The House select committee will probe the origins of the deadly Jan 6 insurrection at the Capitol and make recommendations on how to prevent future attacks.
House Minority Leader Kevin McCarthy is meeting with former President Donald Trump on Thursday at Trump's New Jersey golf club, ahead of McCarthy's announcement about which GOP lawmakers — if any — he plans to appoint to a House select committee to probe the Jan. 6 insurrection at the Capitol.
Trump announced the meeting in a statement on Thursday morning, writing, "Kevin McCarthy will be meeting with me this afternoon at Trump National in Bedminster, N.J. Much to discuss!"
McCarthy has so far been mum about whether he'll appoint anyone to the select committee, and if he does, who those members are.
He's panned the committee, calling it overly "partisan" — even though Democrats moved to create the select committee only after Senate Republicans blocked an independent, bipartisan outside commission to probe the attack.
While McCarthy has come out in opposition to the select committee's structure, Democrats like to point out it's virtually identical to the select committee on the attack on an American consulate in Benghazi, Libya, that Republicans spent years and millions of dollars on.
McCarthy at one point even admitted that the Benghazi probe was a partisan endeavor intended to damage then-Secretary of State Hillary Clinton.
Trump has also opposed the creation of any investigative committees because he thinks they're a "trap" for Republicans.
"Republicans in the House and Senate should not approve the Democrat trap of the January 6 Commission," Trump said in a statement in March. "It is just more partisan unfairness."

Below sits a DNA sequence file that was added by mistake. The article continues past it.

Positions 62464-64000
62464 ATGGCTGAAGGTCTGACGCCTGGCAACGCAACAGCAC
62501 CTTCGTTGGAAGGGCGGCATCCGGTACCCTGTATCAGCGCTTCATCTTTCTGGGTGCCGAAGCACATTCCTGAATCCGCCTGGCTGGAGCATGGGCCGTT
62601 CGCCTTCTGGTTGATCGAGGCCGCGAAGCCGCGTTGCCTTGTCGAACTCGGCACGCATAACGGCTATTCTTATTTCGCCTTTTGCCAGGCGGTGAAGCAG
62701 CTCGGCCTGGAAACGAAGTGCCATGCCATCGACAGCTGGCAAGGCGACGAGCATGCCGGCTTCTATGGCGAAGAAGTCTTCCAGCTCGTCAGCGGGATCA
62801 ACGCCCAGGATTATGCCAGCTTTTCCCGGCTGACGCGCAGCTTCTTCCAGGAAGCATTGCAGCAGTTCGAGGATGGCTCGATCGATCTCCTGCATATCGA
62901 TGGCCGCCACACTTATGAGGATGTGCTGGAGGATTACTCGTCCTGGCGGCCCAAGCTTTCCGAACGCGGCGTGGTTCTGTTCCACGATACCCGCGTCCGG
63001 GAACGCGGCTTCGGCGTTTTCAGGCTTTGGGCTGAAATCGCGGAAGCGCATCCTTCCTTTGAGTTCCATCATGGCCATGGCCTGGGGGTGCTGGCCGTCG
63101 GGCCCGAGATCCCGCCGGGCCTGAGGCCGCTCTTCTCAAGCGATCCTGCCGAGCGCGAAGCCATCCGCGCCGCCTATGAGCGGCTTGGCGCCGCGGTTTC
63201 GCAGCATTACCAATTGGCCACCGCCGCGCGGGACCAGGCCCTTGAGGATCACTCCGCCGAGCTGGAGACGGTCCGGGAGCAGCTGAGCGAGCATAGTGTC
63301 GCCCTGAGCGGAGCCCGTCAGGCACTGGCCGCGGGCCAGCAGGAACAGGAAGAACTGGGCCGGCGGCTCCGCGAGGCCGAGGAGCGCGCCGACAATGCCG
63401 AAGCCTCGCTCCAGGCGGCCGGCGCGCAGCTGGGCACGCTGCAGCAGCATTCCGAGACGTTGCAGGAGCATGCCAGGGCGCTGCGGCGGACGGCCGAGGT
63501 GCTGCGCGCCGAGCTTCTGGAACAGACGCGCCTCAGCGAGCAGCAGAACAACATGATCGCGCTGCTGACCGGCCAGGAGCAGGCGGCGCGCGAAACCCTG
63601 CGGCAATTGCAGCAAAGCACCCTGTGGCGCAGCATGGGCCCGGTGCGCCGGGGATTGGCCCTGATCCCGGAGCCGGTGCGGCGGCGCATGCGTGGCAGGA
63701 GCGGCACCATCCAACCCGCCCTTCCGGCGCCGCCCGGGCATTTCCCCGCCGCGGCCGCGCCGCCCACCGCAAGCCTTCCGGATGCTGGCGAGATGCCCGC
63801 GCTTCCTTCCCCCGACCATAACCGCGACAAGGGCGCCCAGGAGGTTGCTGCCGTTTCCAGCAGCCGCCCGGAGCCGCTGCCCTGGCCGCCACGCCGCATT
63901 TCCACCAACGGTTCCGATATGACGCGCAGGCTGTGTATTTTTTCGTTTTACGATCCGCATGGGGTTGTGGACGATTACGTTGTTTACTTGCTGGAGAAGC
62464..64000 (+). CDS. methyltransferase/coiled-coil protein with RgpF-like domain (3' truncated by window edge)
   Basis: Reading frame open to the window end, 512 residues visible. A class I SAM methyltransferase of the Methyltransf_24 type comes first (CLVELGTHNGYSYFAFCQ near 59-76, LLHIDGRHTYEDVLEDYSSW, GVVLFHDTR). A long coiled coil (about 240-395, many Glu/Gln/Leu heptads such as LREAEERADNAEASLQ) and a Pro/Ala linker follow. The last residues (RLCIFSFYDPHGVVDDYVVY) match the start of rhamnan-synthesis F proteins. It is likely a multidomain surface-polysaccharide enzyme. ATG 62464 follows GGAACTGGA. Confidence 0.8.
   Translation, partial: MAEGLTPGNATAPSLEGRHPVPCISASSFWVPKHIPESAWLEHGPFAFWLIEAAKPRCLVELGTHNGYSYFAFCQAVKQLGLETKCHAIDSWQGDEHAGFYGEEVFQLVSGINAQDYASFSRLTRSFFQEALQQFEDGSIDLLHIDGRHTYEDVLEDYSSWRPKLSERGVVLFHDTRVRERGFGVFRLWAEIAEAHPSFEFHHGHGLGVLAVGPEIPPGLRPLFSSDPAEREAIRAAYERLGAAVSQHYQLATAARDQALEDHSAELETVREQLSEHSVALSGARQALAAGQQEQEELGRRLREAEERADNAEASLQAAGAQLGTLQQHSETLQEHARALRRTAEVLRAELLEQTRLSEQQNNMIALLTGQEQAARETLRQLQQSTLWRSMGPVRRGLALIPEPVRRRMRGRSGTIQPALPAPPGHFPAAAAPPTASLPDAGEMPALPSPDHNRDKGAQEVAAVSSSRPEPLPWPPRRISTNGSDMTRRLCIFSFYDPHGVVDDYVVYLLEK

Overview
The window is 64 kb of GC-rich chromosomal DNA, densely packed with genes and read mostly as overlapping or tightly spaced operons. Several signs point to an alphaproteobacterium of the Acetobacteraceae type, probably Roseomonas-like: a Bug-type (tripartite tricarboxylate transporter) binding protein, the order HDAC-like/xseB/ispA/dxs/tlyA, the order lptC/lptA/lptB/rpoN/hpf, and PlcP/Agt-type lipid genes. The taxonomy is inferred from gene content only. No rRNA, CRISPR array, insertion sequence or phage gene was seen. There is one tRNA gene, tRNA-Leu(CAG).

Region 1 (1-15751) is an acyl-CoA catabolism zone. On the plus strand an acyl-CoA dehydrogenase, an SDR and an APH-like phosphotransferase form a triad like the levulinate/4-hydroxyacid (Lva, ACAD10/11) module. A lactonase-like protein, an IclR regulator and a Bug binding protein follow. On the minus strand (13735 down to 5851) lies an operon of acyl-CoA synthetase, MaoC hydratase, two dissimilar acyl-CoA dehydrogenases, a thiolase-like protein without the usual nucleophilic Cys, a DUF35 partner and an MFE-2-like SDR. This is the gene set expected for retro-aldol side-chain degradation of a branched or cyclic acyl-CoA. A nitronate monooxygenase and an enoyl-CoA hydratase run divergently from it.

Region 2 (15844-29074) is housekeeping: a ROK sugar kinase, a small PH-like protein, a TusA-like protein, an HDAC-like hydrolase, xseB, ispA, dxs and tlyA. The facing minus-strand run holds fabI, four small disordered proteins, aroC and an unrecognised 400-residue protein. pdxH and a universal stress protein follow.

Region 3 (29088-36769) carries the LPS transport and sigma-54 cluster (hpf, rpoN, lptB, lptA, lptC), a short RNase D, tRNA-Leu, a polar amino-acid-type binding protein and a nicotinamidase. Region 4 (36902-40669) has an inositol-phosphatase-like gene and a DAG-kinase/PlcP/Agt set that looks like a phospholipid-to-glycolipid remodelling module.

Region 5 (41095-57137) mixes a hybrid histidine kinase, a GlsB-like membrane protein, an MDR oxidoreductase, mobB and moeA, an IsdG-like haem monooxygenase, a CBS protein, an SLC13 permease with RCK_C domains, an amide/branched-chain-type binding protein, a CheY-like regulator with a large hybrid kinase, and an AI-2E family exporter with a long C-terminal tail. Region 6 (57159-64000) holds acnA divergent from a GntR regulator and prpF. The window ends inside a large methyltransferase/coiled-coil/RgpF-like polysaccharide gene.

To be sure, even GOP Rep. Liz Cheney said probes into the Jan. 6 attack could be bad for her party, as the findings could expose some Republican lawmakers for being complicit in the insurrection.
Cheney, who was ousted from her leadership role over her vocal criticism of Trump's incitement of the Jan. 6 attack, was one of just two Republican House members to vote in favor of the select committee. House Speaker Nancy Pelosi used one of her spots to appoint Cheney to the investigative body.
While it's unclear who McCarthy will nominate, Punchbowl News listed off 10 potential McCarthy picks — more than half of whom voted to overturn the results of the election when Congress met on Jan. 6 to certify the results of the Electoral College.
Pelosi, who has the power to overrule McCarthy's appointments, already suggested she wouldn't hesitate to veto McCarthy's picks.
What's more, few Republicans have expressed any desire to serve on the select committee.
Reps. Marjorie Taylor Greene (R-GA), Lauren Boebert (R-CO), and Matt Gaetz (R-FL) have said they would like to sit on the committee in order to protect Trump.
However, Greene was already removed from her House committees over her support for violence against Democratic lawmakers, as well as past antisemitic and other bigoted comments she's made. Gaetz is under federal investigation for alleged child sex trafficking. That makes both of them unlikely to sit on the committee.
Published with permission of The American Independent Foundation.